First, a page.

The company says it extended invitations to neighbouring communities to visit the site, and also offered them opportunity to do independent monitoring and water testing.
Tailings harmful to fish: Environment Canada
Savage also said on Wednesday that she and Guilbeault have agreed to accelerate steps to remediate toxic tailings ponds in northern Alberta. Savage said that does not entail a financial commitment. She said polluters should pay for their own cleanup.
Companies must store water that is used to separate oil from sands because it contains toxins, salt and other residue.
There are an estimated 1.4 trillion litres of wastewater in the ponds near Alberta's oilsands mines, enough to fill 560,000 Olympic-sized swimming pools.
The federal government is also studying whether companies could release treated tailings water into the surrounding environment — a practice that is not currently allowed.
Although Savage maintained that no test results have indicated the leaked material has entered waterways, Environment Canada has said the released tailings are harmful to fish.
In a statement sent Wednesday, Mikisew Cree First Nation Chief Billy-Joe Tuccaro said the Environment Canada finding casts doubt on the statements from Imperial and the provincial government.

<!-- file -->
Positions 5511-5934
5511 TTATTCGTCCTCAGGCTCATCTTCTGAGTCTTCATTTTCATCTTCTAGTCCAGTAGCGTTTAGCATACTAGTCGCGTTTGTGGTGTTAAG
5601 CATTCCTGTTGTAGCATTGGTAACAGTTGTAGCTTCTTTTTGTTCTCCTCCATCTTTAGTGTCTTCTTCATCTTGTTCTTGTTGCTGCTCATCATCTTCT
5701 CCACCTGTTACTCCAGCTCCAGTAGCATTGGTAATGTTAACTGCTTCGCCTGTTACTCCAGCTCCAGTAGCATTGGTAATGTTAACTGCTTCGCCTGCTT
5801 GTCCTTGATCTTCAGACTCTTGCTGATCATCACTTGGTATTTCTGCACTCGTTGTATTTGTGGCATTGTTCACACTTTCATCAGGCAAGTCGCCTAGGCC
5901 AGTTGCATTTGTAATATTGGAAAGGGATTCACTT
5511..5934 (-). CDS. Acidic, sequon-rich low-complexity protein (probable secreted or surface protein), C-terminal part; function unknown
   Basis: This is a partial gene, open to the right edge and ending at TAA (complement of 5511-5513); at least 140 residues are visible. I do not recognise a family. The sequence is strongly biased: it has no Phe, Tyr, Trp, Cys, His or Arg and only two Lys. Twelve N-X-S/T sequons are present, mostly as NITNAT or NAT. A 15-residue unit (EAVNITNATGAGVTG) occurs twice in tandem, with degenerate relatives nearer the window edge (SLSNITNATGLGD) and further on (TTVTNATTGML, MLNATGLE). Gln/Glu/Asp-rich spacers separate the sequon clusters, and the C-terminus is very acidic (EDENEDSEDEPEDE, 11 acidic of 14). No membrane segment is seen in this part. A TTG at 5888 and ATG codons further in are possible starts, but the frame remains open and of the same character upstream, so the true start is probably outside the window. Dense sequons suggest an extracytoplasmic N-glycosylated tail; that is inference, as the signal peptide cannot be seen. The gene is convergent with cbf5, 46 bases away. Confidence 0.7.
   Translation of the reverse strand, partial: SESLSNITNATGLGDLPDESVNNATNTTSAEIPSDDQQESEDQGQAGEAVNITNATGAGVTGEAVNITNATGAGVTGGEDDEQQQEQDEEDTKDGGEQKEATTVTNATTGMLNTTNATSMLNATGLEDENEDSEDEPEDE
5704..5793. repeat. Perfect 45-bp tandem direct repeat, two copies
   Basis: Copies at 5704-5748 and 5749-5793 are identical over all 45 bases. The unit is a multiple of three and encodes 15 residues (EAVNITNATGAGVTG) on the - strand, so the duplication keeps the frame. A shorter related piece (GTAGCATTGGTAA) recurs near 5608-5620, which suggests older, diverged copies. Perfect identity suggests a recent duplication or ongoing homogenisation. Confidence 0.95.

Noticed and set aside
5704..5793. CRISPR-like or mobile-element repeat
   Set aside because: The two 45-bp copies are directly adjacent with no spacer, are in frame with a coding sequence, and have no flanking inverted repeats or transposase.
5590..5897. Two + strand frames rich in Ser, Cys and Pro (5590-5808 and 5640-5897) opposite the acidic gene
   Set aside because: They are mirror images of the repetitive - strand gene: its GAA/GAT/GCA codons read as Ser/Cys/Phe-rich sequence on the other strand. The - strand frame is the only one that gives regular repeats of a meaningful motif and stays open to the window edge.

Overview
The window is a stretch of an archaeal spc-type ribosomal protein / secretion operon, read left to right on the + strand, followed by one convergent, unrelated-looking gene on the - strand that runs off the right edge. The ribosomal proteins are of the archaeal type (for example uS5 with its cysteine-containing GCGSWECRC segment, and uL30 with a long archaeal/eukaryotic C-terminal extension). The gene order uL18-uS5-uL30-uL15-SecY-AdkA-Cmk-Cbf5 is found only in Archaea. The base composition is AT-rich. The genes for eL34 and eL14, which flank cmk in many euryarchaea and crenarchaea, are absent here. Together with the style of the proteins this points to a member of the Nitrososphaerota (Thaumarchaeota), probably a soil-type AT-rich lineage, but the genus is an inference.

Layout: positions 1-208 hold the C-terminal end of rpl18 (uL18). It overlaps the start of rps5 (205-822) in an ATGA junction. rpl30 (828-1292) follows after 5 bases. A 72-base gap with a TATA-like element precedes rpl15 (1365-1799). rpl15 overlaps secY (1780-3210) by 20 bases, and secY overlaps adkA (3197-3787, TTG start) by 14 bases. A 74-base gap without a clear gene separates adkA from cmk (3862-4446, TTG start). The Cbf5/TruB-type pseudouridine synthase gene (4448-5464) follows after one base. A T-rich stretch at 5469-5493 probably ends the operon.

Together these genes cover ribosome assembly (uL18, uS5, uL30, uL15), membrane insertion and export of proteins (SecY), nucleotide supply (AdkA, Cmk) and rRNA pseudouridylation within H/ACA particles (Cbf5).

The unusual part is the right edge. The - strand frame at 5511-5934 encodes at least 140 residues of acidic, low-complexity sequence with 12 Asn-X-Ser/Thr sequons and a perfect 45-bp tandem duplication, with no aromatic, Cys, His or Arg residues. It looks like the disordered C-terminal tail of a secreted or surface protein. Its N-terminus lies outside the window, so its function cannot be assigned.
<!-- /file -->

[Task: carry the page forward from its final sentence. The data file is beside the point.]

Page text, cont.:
"It's easy to say there's no impact on wildlife when no one has looked for it," he said. "But we've seen moose on the site, and know it's too soon for Alberta or Imperial to have done the work to look for the impact to wildlife."
Tuccaro said Mikisew Cree First Nation will not drink or bathe in the water or eat fish from nearby waterways until they have proof it is safe.
"We have lost all trust," he said.
Imperial's news release states that the Regional Municipality of Wood Buffalo's test results of water from the Fort Chipewyan Water Treatment Plant show the water is "safe, potable and meets all Canadian drinking water standards and requirements." Imperial said in the release that it is providing drinking water to communities who have requested it "for emergency back-up purposes."
Alberta NDP Indigenous relations critic Richard Feehan said Wednesday the Alberta government shouldn't have said officials were confident there was no environmental harm until the province had performed its own testing.
"Now they're suddenly admitting they don't have the evidence to make any declarative statements, so they're going to have to backtrack," Feehan said.
The lack of information about the leaks also signals something is wrong inside AER, Feehan said.
Power, Guilbeault's press secretary, said Ottawa also wants to see a federal-provincial-Indigenous working group, with participation from the oil companies, to address the immediate concerns around the Kearl releases "to restore trust and give transparency."
Details on that group are expected soon.
With files from Michelle Bellefontaine